How I became a zombie….

As usual, I left for work late that day. While minor details usually go noticed my first cup of coffee, this morning was different. The radio station I always listen to was not on air and the morning traffic rush seemed non-existent, except for that one lady standing on the side of the road. Since I was going to be late for work anyway, I decided to pull over and make sure she was alright. Looking pale and lifeless, she slowly approached my vehicle and then, without warning, leaned in with a ferocious growl and bit me! Once I finally broke free from her animal-like grip, I drove  nearly a half mile down the road before any symptoms arose. As my grip loosened from the steering wheel I could feel the intense burning sensation settle into my veins, causing the inevitable “death sleep”. When I woke, I experienced a hunger like never before. The only thought that existed now was to hunt. To find flesh.

 

Although, if I were to tell you how I became a zombie, assuming the absence of a cure for this disease, I would already be a zombie and therefore my story would more logically be like this….
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(fun short story I wrote for “Dead Future” back in 2009)

Based on a true story:

On a particular average Wednesday in November of last year, I walked outside toward my car into an unusually thick fog. It was the kind of fog that halts even the slightest breeze; the kind that makes it seem as if there’s no air at all. Days like this, when the sun can barely penetrate the dense clouds, I always get the feeling like I’ve just stepped into the middle of horror movie about to take place. I shook off the eerie sensation, got into my car and headed down to road.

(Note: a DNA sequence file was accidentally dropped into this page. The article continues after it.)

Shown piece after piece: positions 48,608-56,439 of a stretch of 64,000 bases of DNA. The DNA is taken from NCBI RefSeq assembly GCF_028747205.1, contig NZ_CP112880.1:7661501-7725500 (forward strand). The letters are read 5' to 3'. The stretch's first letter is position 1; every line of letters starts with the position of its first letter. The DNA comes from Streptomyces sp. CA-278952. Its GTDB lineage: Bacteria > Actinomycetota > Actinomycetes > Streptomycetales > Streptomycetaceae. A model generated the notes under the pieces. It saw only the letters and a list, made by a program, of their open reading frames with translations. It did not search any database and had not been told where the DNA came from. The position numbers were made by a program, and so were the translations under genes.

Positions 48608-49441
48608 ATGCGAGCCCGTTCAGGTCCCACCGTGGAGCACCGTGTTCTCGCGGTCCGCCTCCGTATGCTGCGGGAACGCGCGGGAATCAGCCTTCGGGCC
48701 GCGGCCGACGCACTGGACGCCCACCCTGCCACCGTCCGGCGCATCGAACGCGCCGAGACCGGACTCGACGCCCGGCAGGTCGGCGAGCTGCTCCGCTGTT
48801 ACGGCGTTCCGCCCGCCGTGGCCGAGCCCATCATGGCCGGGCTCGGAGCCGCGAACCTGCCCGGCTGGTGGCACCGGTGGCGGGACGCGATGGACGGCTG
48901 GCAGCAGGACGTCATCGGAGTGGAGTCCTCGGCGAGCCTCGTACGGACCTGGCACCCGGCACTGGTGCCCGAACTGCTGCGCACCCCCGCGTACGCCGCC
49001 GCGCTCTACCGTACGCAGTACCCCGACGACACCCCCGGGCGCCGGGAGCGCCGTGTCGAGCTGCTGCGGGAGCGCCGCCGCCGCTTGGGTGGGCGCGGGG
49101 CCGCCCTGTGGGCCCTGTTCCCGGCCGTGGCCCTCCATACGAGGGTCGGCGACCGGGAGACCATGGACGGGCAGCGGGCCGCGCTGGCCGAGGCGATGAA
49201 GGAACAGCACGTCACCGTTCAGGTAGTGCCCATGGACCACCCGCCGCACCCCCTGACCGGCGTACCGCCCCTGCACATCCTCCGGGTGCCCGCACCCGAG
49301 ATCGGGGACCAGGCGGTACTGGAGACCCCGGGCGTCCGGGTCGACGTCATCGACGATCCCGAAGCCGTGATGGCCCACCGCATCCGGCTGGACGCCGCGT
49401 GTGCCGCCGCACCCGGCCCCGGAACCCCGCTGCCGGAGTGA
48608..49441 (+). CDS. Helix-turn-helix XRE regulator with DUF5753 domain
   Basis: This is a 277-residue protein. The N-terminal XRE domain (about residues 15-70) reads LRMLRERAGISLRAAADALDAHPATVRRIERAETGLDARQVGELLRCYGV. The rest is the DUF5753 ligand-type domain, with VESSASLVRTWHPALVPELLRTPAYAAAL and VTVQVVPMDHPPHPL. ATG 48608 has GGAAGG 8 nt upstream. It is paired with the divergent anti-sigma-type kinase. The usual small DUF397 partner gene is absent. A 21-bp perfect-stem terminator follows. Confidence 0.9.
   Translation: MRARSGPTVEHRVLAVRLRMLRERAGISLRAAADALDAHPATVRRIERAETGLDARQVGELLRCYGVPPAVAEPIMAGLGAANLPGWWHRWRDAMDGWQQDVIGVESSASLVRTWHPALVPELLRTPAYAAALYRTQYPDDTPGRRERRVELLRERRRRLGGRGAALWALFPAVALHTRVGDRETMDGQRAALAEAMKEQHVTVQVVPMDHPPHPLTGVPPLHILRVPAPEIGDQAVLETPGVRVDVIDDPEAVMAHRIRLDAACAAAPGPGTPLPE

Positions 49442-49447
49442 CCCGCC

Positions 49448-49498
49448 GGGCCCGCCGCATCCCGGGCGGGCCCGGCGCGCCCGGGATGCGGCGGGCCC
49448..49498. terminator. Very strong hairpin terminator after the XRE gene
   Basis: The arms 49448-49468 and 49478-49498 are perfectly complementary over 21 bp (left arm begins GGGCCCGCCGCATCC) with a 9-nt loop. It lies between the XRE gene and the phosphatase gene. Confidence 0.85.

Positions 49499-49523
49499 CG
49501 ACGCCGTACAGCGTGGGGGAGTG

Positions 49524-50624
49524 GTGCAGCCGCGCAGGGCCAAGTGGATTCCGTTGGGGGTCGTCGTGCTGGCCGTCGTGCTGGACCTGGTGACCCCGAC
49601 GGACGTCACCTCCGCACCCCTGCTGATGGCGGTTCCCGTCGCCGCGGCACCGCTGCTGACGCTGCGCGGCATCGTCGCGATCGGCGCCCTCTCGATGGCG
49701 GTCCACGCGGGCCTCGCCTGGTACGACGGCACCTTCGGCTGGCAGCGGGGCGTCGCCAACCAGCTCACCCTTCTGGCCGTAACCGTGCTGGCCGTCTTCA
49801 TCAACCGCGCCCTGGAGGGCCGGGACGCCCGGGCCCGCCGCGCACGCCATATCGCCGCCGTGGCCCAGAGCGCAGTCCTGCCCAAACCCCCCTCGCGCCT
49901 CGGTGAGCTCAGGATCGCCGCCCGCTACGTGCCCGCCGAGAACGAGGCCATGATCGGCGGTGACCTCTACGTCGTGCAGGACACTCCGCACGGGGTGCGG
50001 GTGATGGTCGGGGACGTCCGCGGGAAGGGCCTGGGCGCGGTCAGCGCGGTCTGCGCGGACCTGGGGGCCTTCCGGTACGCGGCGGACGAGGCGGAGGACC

As I approached the stop sign at the end of a long winding road, I noticed a woman stepping out of her car, parked in front of the intersection. Rather than potentially causing an accident attempting to drive around her, I decided to wait until she returned to the driver’s seat. The woman didn’t seem to be in any sort of distress, nor did she appear to be inspecting the vehicle for an unknown mechanically failure. Suddenly, with her head lifelessly pointing downward, she began to roll her body alongside her vehicle until she reached the opposite side. Afraid that she maybe experiencing some time of mental confusion, I rolled my window down to asked if she need assistance, but the woman did not notice me. To prevent arriving late at work and to remove myself from the strange situation, I decided to drive around her and continue on my way. As I drove away from the intersection, I thought to myself, “This is how zombie movies always begin: that first, defining moment when a zombie is encountered, the moment that is always overlooked by the main character.” I shook my head in disapproval that I could have been frightened by the thought of zombies when the woman I left behind may have been in need of medical attention.